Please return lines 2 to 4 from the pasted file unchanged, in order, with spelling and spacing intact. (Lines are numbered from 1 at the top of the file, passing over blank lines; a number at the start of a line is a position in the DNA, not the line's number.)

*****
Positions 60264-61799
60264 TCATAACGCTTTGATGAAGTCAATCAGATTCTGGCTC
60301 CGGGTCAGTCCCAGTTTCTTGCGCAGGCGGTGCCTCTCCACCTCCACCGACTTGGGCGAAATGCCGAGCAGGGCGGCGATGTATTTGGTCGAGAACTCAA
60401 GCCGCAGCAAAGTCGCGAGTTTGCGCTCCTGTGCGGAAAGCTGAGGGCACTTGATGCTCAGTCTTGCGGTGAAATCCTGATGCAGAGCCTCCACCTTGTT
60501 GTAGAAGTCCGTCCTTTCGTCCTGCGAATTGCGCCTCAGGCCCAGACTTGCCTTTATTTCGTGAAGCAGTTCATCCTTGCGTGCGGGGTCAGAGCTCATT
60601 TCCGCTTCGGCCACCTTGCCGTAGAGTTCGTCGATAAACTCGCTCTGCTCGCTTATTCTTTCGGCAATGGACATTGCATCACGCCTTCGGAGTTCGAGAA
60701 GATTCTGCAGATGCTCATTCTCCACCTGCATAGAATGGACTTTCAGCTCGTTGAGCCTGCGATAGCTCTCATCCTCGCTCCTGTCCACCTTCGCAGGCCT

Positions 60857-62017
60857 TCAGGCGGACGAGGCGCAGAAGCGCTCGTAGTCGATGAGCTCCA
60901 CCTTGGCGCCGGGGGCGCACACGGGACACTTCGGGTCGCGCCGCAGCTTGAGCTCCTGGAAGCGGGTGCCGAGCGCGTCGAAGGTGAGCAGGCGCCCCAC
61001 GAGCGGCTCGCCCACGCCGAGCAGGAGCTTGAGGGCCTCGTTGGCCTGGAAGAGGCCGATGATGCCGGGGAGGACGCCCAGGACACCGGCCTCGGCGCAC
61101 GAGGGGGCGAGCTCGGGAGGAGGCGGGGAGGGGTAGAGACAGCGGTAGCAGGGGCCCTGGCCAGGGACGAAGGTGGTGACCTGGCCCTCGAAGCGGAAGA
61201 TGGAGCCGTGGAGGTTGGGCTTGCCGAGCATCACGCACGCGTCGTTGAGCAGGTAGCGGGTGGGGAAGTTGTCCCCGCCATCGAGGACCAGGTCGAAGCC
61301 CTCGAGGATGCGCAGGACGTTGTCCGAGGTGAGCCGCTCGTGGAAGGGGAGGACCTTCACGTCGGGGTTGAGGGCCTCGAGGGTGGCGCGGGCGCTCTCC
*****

60264 TCATAACGCTTTGATGAAGTCAATCAGATTCTGGCTC
60301 CGGGTCAGTCCCAGTTTCTTGCGCAGGCGGTGCCTCTCCACCTCCACCGACTTGGGCGAAATGCCGAGCAGGGCGGCGATGTATTTGGTCGAGAACTCAA
60401 GCCGCAGCAAAGTCGCGAGTTTGCGCTCCTGTGCGGAAAGCTGAGGGCACTTGATGCTCAGTCTTGCGGTGAAATCCTGATGCAGAGCCTCCACCTTGTT